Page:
Παρασκευή, 10 Ιουλίου 2009

Too many needless deaths in US hospitals

Too many needless deaths in US hospitals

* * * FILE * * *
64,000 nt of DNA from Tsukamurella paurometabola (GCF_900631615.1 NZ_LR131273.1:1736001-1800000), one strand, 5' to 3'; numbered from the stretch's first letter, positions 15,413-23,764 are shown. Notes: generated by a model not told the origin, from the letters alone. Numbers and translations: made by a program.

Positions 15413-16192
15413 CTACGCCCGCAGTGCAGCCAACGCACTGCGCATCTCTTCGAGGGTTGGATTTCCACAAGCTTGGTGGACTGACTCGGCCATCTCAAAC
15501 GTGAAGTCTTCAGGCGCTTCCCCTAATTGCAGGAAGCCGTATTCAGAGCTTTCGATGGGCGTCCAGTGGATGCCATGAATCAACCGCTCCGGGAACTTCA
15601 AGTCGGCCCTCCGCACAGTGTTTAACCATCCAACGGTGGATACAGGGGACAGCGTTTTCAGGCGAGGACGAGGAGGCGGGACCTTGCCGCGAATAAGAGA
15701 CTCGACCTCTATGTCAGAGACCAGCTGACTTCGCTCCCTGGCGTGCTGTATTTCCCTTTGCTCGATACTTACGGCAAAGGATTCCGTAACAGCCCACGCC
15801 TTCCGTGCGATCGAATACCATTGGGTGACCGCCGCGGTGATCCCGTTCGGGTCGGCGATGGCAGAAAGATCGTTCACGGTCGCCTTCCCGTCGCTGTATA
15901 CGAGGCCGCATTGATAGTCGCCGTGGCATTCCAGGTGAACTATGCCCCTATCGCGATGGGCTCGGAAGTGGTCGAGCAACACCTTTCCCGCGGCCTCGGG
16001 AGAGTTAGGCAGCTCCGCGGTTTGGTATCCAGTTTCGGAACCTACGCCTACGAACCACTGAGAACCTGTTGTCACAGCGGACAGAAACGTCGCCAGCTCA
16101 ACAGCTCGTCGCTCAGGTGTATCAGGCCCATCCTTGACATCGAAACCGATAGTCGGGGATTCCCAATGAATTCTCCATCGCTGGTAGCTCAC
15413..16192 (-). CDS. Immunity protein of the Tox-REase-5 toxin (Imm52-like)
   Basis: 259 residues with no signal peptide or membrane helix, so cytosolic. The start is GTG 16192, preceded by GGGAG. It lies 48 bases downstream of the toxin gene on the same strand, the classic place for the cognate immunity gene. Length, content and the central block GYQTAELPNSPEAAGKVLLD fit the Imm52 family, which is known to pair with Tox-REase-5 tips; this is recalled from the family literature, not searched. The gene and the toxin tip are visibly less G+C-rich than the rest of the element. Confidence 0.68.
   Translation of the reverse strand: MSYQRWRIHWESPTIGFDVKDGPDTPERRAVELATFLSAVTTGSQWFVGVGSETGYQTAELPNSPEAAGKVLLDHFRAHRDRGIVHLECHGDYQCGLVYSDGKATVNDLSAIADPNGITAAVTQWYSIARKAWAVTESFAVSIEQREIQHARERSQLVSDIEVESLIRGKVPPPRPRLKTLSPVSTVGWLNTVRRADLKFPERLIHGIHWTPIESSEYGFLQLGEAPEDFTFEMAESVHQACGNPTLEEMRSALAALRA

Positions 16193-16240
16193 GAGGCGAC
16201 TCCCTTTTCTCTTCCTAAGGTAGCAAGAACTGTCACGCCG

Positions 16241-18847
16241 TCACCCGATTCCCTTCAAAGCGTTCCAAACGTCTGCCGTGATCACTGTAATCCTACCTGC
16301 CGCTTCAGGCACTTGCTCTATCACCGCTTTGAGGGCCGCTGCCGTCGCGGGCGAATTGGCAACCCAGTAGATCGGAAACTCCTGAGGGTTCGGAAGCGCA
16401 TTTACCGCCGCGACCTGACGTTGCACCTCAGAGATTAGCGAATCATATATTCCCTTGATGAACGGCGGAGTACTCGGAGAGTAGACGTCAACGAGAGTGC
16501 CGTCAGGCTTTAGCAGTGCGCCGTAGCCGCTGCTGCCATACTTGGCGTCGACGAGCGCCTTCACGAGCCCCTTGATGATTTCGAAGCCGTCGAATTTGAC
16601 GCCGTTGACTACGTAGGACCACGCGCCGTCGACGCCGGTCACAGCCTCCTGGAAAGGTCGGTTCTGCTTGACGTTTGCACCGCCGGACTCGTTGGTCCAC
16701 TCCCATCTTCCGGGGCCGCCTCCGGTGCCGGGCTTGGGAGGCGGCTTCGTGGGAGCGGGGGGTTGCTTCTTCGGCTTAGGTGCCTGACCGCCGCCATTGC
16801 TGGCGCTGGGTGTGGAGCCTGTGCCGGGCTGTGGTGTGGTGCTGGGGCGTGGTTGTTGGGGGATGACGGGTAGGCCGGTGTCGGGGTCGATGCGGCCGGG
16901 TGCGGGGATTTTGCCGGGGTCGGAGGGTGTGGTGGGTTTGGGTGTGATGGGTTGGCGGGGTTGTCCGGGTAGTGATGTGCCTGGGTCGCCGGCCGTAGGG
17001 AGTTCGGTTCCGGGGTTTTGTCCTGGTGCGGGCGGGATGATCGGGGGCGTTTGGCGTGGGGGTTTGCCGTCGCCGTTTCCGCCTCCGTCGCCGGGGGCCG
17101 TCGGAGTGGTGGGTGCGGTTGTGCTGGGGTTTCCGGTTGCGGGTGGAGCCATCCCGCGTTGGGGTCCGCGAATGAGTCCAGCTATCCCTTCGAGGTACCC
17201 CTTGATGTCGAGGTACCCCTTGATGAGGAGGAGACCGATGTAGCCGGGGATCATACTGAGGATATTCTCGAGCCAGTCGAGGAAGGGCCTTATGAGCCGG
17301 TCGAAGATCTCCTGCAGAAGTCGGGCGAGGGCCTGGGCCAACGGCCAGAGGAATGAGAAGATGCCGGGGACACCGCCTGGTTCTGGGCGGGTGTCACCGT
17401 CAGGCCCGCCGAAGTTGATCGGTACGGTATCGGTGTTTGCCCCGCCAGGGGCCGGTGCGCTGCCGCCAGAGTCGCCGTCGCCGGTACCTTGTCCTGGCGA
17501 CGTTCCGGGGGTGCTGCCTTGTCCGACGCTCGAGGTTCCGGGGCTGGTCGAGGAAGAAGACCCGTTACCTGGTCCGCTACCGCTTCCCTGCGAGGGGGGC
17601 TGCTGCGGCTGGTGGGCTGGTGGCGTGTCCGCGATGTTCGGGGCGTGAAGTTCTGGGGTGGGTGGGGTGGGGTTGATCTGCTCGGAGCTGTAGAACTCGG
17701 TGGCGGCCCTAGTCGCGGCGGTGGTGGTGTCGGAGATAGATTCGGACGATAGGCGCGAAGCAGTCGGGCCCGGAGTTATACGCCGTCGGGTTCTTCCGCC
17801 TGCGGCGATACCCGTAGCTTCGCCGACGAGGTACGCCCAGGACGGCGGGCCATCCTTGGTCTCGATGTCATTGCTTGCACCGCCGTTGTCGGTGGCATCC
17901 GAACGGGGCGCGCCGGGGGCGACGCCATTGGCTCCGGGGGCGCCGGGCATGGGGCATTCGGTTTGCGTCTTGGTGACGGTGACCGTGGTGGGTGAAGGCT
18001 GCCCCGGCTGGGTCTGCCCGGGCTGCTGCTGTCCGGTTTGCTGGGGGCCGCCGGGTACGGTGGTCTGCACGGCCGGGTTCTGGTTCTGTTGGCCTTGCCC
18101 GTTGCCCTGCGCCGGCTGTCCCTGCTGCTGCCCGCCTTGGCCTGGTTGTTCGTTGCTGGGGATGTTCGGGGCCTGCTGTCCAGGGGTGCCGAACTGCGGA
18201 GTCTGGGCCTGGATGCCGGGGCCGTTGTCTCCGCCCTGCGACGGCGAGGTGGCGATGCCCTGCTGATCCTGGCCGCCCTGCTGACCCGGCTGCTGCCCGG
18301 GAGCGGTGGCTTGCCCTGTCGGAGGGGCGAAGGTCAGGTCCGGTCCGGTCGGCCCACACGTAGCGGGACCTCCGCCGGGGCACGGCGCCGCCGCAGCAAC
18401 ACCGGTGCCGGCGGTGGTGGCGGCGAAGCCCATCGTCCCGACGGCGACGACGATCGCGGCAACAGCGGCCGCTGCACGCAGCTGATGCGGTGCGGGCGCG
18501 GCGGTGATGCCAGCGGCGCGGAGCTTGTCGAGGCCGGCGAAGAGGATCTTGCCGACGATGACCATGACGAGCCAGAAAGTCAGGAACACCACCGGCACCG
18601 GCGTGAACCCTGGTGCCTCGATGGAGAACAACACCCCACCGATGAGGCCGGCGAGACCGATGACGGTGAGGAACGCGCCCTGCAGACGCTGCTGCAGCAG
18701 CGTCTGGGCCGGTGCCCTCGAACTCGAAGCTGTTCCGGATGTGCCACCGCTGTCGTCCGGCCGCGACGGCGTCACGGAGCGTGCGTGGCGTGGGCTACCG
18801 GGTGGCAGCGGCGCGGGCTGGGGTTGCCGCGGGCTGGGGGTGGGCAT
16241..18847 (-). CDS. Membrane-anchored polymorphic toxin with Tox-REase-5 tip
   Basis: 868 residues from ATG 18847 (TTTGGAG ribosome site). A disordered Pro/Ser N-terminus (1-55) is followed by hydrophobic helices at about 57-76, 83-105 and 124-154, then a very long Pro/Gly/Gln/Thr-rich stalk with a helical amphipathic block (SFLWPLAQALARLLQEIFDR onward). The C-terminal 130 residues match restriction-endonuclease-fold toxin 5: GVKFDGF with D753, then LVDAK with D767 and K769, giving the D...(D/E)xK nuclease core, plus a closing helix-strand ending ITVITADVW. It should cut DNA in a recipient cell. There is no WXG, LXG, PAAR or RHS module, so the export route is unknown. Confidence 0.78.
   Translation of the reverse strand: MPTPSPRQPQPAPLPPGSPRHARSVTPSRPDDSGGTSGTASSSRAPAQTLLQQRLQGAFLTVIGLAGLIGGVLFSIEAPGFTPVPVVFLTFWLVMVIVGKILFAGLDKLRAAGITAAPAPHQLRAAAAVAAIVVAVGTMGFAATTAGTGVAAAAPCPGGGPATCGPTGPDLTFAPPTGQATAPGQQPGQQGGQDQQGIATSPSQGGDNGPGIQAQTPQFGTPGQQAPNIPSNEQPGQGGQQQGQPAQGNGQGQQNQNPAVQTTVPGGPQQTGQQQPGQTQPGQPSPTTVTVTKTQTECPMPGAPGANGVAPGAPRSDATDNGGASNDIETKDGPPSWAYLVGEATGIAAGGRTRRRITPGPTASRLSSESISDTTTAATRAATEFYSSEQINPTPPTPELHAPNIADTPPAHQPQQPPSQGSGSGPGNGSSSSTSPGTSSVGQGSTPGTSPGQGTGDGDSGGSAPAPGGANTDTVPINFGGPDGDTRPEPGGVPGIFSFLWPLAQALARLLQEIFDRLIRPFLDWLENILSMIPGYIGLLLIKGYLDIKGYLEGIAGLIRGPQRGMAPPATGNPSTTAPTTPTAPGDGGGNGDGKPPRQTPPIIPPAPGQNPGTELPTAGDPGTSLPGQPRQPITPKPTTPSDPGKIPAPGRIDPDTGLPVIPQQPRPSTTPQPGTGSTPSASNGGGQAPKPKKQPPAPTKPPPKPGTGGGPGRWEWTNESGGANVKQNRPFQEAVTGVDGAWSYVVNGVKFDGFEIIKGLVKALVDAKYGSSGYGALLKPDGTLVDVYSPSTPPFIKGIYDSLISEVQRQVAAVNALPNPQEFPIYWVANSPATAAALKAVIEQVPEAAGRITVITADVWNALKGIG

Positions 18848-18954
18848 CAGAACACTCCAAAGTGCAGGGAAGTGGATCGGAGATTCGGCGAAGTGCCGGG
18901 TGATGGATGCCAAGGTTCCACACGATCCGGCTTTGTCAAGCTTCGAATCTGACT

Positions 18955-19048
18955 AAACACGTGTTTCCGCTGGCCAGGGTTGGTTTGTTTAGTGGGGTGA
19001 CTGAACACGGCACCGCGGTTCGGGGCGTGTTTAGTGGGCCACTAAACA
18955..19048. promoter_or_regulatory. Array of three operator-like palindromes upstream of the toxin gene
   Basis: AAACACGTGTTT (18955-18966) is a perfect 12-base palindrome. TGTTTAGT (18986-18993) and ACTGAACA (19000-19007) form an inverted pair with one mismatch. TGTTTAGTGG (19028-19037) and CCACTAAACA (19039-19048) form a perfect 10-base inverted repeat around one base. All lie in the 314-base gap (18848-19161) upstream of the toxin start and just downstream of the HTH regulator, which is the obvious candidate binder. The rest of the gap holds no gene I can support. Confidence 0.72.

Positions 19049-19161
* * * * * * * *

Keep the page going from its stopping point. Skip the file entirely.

Too many people die needlessly of heart attacks, heart failure and pneumonia in US hospitals, especially at the worst hospitals, a government analysis says. Patients with pneumonia died at nearly 6 out of 100 hospitals at rates significantly higher than the national average, the analysis by US Centers for Medicare and Medicaid Services said, UPI reported Thursday. Death rates from heart failure were higher at about 3.5 percent of hospitals; the death rate from heart attacks was higher at more than 1 percent of hospitals, the analysis said. Most U.S. hospitals also operate essentially as a revolving door for their patients, with one in every four heart-failure patient and slightly less than one in five heart-attack and pneumonia patients returning to the hospital within 30 days, the analysis found. "We have double failure in our health system," Dr. John Rumsfeld, chief science officer for the American College of Cardiology's National Data Registry, told USA Today. The findings from the CMS -- a US agency previously known as the Health Care Financing Administration that administers the US Medicare health-insurance program -- are based on more than 1 million deaths and re-admissions among Medicare patients at more than 4,600 U.S. hospitals from 2005 to 2008. A separate USA Today analysis of the data found a higher death rate at hospitals in the nation's poorest and smallest counties, compared with those in larger, more affluent areas. Death rates in hospitals in counties where the median household income falls below $35,000 a year rank 1 to 2 percentage points higher than their wealthiest counterparts, a significant difference, the USA Today analysis suggested. A similar pattern emerges at hospitals in counties with fewer than 50,000 people, USA Today

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